Our four-footed friends may get more public places to play.
A new dog park on Main Street was mentioned at the January 12th Public Meeting of the Blairstown Township Committee. At the meeting, Jeanette Iurato, who owns several pieces of property in the downtown area, agreed with this idea.
“That would be really nice as someone who lives in the village… Many of our people down there are living in apartments. And those buildings don’t have yards and don’t have access (to) walk their dogs. I’ve just actually seen them go in the road or go in front of the eateries.”
Committeeman Walter Orcutt motioned to move this project along, with unanimous approval.
The proposal was made while discussing how to address Sycamore Park’s existing canine area.
The popular dog park is now run by only one person, operating as an LLC, who’s looking to retire the responsibility. The Blairstown Township Committee offered to absorb the dog park and maintain it under the Recreation Department.
In the past, dog park visitors paid a membership fee that went towards the LLC’s insurance policy. Mayor Rob Moorhead suggested, “The insurance that it would require would fall under our insurance and wouldn’t cost us any more. So, if we were so inclined, we could stop charging residents for the dog park.”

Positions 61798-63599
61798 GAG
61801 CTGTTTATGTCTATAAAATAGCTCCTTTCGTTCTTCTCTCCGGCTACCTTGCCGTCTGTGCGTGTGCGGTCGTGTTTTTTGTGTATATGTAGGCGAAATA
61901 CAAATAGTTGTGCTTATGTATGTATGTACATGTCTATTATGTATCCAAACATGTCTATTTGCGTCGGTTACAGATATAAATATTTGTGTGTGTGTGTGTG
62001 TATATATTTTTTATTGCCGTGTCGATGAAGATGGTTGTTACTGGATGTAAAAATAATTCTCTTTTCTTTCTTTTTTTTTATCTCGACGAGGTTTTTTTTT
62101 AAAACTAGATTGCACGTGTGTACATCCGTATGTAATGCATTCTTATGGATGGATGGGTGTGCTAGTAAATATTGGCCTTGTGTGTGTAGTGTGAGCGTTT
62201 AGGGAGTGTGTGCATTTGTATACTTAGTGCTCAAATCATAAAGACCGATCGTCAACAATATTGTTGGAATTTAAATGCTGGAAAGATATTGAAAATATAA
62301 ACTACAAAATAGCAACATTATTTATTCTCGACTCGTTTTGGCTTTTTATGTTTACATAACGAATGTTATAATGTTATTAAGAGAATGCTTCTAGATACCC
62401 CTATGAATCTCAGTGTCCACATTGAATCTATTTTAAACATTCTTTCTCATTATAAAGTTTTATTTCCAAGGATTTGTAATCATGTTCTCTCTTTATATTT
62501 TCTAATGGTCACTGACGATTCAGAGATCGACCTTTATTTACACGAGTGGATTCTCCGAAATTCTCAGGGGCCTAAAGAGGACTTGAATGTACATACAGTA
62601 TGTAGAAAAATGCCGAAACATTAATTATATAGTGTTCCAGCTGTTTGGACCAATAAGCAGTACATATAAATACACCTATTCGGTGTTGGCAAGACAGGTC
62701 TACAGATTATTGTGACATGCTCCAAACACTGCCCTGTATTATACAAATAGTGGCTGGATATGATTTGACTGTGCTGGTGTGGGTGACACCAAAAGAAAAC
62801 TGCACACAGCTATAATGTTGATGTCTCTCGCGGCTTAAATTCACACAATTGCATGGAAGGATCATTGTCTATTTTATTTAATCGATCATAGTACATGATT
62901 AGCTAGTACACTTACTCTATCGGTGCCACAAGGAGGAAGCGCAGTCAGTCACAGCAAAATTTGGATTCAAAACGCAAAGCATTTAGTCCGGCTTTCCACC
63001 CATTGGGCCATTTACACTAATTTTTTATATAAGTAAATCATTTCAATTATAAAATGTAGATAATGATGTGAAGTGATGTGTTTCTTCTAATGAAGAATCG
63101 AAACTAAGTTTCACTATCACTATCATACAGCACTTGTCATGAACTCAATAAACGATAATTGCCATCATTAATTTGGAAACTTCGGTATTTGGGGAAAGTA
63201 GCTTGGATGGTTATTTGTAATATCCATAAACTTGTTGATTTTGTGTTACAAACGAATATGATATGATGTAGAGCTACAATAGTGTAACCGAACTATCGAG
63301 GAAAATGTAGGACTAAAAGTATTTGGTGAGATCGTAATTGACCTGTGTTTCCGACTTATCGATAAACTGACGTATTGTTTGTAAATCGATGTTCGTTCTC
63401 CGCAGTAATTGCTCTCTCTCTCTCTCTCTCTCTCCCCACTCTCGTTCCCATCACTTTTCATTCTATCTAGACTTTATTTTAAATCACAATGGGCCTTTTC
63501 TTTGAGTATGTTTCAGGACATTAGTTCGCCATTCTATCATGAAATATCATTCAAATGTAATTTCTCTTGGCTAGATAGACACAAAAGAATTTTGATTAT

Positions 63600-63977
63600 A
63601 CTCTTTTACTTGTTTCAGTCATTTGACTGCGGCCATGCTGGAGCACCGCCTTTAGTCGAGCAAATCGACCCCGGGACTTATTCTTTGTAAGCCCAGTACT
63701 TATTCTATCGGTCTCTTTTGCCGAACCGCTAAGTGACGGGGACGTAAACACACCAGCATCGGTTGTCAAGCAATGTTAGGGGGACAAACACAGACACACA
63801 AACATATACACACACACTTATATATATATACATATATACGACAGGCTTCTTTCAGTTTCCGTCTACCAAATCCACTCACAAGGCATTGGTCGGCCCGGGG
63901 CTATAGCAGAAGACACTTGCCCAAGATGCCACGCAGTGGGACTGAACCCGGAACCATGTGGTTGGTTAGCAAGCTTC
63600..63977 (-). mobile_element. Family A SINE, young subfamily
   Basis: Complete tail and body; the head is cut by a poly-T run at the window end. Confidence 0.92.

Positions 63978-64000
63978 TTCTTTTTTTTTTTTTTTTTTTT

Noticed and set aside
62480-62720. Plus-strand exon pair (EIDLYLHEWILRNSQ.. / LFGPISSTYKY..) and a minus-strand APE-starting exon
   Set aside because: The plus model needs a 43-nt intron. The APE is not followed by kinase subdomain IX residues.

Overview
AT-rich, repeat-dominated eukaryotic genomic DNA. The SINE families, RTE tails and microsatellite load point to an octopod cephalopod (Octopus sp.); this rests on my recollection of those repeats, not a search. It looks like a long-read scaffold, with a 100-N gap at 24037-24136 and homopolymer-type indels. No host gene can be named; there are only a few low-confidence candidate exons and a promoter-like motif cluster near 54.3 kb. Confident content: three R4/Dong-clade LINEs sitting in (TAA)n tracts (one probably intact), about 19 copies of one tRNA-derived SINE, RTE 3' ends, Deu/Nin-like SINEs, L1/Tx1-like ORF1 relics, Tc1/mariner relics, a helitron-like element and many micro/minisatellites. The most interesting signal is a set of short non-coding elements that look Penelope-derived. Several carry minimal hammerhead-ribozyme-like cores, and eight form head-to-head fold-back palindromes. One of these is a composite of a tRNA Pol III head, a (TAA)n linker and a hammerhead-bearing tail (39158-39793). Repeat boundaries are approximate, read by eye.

Under the town’s control, new entrance regulations would be implemented, particularly regarding the fence lock. Blairstown residents could download an app on their smartphones and use it to unlock the new electronic dog park gate.
Residents without smartphones and out of towners need only visit town hall with proof of license and vaccination to receive a code to manually open the lock with an ID card. This system will also provide resident owners with an incentive to renew licenses in order to renew their code each year.
Both canine parks would have these electronic locks.
Alex Tironi, Contributing Writer
A recent graduate of George Mason University in Virginia, Alex pursued a degree in journalism with a double minor in American Sign Language and nonprofit studies. She worked as assistant news editor to the Fourth Estate, the university newspaper where she reported on many things but mostly focused on campus crime and PD activity. While working for a nonprofit called the Borgen Project, she wrote about global health and poverty in third-world nations. Alex recently finished an internship writing and editing for a business consulting company in NY. Growing up in the area, she has always been active in her community and brings the same intention as a contributing writer for the Ridge View Echo.